To sum up, our favourite Mediterranean cruising ground so far is the Greek islands, where it is still perfectly possible to find empty anchorages. The other great advantage is that all the islands are easily within a days sailing, if the weather turns nasty and you have to run for shelter. Malta is a terrific place to visit when passing through. We could have feasted on its rich history for many weeks. Of the Balearics, Majorca was just too busy for us, Menorca and Ibiza much less so. With a smaller boat many more anchorages would have been available to us. Although the marinas on mainland Spain were very welcoming to us and reasonably priced until west of Malaga, we would not choose to repeat that part of our trip. It was to us boring. We have been thoroughly spoiled over the years with sailing in Scotland. Finally of the Canaries, again there were few options for anchoring, but as long as you don't mind staying in marinas it is a great way to visit this archipelago. Year round sailing has to be the real attraction here but you do have to get the weather right. Wind acceleration zones between the islands make for some exciting sailing. Of the islands we visited, Lanzarote and La Gomera were our firm favourites.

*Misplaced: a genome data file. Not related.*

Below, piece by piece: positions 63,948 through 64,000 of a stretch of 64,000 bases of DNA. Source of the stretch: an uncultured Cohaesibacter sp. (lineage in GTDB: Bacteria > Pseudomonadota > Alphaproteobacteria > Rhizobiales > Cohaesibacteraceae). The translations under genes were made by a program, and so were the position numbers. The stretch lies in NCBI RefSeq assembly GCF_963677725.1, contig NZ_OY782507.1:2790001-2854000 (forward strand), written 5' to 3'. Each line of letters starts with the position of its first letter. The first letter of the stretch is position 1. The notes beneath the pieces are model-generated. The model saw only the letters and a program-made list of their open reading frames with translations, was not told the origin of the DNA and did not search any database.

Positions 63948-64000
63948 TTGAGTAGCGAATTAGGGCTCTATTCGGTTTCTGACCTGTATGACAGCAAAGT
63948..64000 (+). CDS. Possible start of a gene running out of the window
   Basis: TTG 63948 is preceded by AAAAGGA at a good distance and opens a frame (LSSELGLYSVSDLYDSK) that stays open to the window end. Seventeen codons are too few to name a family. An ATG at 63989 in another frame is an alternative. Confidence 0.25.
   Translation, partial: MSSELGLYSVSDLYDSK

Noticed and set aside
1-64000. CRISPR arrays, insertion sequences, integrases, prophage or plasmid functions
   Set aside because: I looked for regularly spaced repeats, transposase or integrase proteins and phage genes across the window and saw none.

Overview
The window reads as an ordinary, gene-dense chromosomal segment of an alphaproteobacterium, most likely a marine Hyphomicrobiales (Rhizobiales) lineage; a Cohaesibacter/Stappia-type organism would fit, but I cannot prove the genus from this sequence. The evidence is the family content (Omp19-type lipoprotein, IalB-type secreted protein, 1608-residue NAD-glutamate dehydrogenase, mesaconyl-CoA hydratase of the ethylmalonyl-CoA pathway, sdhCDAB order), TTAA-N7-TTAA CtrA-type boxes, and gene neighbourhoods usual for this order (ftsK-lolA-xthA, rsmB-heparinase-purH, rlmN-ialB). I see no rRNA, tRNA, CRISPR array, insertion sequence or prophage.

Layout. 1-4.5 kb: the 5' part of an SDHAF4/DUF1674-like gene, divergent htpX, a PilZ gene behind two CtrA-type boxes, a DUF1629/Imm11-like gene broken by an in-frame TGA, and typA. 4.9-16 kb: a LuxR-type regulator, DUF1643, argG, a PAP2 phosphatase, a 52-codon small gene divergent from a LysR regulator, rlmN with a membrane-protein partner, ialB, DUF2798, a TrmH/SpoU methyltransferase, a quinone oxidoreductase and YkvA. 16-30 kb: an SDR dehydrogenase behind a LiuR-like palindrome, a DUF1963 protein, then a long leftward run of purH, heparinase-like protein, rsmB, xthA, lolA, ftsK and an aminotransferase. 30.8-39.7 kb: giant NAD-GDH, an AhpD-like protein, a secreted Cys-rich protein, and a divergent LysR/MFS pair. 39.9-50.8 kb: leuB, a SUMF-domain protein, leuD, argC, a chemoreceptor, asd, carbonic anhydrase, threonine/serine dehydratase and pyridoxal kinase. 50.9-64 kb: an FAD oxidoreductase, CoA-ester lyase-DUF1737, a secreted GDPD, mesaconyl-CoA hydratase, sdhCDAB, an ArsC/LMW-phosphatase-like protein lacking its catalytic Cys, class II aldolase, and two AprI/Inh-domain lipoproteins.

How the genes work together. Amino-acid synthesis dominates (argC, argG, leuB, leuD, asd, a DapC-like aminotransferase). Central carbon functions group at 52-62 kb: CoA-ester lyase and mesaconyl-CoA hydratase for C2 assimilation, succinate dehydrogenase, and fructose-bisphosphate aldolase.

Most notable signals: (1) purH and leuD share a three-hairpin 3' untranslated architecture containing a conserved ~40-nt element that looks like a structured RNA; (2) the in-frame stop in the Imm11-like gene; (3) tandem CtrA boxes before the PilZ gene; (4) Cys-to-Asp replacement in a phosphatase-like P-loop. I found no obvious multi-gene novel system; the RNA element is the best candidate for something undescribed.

It came as a surprise that we saw so few boats during the 3394 nm westwards passage. But the majority of marinas with the exception of one or two were at near full capacity.
So where are we now? Voyageur is about to head for Marina Las Palmas, Gran Canaria where she will join this year's ARC along with 220 boats from a wide range of nationalities (thirty two) for her first Atlantic crossing to St Lucia in the Caribbean, our second. Thereafter she is participating in the World Cruising Club's second World Arc rally departing St Lucia, January 2010, returning April 2011. Exciting times. Altogether it has been a very successful shakedown cruise but this is where our adventure really begins....
If you wish you can follow our online adventure at
Vessel Name: VOYAGEUR
Vessel Make/Model: Amel Super Maramu 2000
Hailing Port: Rhu, Scotland
Crew: Susan and David Mackay
David first learned to sail on a Loch Fyne day boat out of Helensburgh Sailing Club on the River Clyde in his mid twenties. With the arrival of a family he did not do any more, until in 1984 we bought our first boat, “The Golden Soak”, a Matilda 20. [...]

Our motto:Carpe Diem

Who: Susan and David Mackay
Port: Rhu, Scotland